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The Knight of the Burning Pestle

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Overview

'Let him kill a lion with a pestle, husband; let him kill a lion with a pestle.'

So exclaims the Grocer's wife who, with her husband and servants, is attending one of the London's elite playhouses where a theatre comany has just begun to perform. Peeved at the fact that all the plays they see are satires on the lives and values of London's citizenry, the Grocer and his wife interrupt and demand a play that instead contains chivalric quests and courtly love. What's more, they nominate their apprentice Rafe to take...

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The Knight Of The Burning Pestle

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Overview

'Let him kill a lion with a pestle, husband; let him kill a lion with a pestle.'

So exclaims the Grocer's wife who, with her husband and servants, is attending one of the London's elite playhouses where a theatre comany has just begun to perform. Peeved at the fact that all the plays they see are satires on the lives and values of London's citizenry, the Grocer and his wife interrupt and demand a play that instead contains chivalric quests and courtly love. What's more, they nominate their apprentice Rafe to take on the hero's role of the knight in this entirely new play.

The author, Francis Beaumont, ends up not just satirising the grocers' naive taste for romance but parodying his own example of citizen comedy. This play-within-a-play becomes a pastiche of contemporary plays that scorned those who were not courtiers or at least gentlemen or ladies. Like Cervantes in Don Quixote, Beaumont exposes the folly of those that take representations for realities, but also celebrates their idealism and love of adventure.

The editor, Michael Hattaway, is editor of plays by Shakespeare and Jonson as well as of several volumes of critical essays, and author of Elizabethan Popular Theatre, Hamlet: The Critics Debate, and Renaissance and Reformations: An Introduction to Early Modern English Literature. He is Professor Emeritus of English Literature in the University of Sheffield.

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Product Details

  • ISBN-13: 9781497969414
  • Publisher: Literary Licensing LLC
  • Publication date: 3/30/2014
  • Pages: 168
  • Product dimensions: 6.00 (w) x 9.00 (h) x 0.36 (d)

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Sort by: Showing all of 2 Customer Reviews
  • Anonymous

    Posted January 3, 2013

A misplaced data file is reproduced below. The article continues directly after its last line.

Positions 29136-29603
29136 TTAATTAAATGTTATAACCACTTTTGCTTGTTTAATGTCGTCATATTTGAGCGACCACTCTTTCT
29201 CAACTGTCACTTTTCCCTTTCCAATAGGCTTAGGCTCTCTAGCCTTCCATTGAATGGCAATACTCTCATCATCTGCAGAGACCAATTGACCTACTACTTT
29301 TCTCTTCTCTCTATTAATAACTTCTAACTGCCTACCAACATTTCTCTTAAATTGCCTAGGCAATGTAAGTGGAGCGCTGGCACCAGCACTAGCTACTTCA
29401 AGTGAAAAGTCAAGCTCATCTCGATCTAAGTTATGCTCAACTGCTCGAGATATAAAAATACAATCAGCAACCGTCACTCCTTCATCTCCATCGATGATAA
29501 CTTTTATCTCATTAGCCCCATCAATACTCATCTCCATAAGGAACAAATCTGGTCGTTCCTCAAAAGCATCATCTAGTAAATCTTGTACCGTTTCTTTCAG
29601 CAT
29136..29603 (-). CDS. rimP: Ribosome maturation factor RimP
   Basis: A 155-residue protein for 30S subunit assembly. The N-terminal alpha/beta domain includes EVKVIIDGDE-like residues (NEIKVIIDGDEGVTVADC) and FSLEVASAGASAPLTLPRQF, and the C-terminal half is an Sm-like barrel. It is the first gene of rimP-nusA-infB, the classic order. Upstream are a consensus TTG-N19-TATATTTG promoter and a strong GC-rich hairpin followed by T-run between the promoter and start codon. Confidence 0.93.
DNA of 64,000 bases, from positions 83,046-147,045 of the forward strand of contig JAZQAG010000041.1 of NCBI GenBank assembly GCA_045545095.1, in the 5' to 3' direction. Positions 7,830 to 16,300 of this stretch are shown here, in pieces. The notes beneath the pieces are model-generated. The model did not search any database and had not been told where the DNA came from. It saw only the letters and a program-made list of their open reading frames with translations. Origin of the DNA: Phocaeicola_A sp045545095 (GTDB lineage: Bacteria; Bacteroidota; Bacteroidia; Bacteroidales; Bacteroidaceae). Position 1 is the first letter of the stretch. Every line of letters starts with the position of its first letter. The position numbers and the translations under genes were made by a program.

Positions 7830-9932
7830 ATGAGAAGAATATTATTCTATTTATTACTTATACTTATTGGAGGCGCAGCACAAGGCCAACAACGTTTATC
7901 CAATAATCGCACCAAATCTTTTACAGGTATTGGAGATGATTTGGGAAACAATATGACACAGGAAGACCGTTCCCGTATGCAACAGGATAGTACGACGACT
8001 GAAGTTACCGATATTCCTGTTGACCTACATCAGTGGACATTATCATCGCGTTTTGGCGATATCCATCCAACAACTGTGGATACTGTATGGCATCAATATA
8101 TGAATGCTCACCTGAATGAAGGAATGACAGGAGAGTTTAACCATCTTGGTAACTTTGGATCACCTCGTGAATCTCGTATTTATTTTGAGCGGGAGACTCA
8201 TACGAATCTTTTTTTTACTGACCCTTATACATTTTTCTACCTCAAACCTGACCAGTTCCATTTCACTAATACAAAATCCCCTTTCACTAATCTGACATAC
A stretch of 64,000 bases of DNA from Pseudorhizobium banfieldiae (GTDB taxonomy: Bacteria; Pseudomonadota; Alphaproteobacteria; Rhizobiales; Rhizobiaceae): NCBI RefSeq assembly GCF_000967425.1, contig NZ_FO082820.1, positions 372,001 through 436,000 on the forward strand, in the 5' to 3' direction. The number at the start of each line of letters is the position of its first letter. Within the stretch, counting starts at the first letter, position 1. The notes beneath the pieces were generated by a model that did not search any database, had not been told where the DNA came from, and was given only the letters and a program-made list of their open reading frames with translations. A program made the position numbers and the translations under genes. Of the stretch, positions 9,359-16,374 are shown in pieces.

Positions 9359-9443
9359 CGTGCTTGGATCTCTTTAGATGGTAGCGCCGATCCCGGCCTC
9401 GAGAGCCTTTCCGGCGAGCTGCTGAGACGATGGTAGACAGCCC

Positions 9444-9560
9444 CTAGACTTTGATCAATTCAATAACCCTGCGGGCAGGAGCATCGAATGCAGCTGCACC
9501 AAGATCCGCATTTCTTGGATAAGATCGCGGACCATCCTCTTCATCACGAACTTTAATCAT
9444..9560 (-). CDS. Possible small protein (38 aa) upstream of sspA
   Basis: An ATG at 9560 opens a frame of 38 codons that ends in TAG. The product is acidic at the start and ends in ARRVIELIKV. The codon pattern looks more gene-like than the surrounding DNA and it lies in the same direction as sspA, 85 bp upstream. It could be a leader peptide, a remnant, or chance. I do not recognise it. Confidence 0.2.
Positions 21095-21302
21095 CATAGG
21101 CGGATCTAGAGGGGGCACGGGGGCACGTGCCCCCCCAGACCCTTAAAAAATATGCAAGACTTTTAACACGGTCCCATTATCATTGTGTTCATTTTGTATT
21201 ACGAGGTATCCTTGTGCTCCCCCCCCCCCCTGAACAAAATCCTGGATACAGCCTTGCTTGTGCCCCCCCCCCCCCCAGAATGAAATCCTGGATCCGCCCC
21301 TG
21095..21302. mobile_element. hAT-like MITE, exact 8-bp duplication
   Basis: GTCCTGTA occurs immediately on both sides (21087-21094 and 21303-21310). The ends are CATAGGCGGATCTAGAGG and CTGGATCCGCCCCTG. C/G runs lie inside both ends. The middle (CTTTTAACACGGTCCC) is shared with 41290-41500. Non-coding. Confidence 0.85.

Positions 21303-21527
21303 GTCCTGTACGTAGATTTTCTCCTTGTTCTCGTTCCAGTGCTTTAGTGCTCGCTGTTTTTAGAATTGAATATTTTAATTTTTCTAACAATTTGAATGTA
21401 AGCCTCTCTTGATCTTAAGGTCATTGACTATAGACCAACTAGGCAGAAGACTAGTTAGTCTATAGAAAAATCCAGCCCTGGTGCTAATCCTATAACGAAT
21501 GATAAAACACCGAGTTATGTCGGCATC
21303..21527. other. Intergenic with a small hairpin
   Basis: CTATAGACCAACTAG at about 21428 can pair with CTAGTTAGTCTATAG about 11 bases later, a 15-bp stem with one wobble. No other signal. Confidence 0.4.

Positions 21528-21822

It is quite obvious that the publishers of this book just scanne

    It is quite obvious that the publishers of this book just scanned the pages of the original and let a computer program transcribe the text.  With just a quick scan, I found numerous errors of this variety, such as the substitution of "v" for "u."  One of the worst examples of these transcription errors is this "sentence" from page 21:  "ShckiJiO. uik dieth, that worthie lentleman t That."  I'm getting something about a worthy gentleman dying, but that's about it.  Most of the errors are not this bad (as far as I can tell), but they still make the text extremely difficult to read and understand.

    In addition to the transcription errors, the format is pretty awful.  The book starts with some sort of Google disclaimer, implying that this book was taken from Google Books or something.  The next few pages are scans of the cover and the first few pages of the book, which is understandable.  The table of contents is scanned in a similar way, so there are no active links to take the reader to specific sections of the book.  Furthermore, I can't even tell if the pages on the scanned table of contents are actually accurate to the page numbers the eBook uses.  It is hard to tell when the actual text begins after the introduction, and there is no way to jump directly to it.

    I am going to try out some of the other Nook editions of this book since they are free, but I'm thinking that I will actually need to purchase a copy of the book to be able to read it in a comprehensible form.

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  • Anonymous

    Posted February 12, 2011

    No text was provided for this review.

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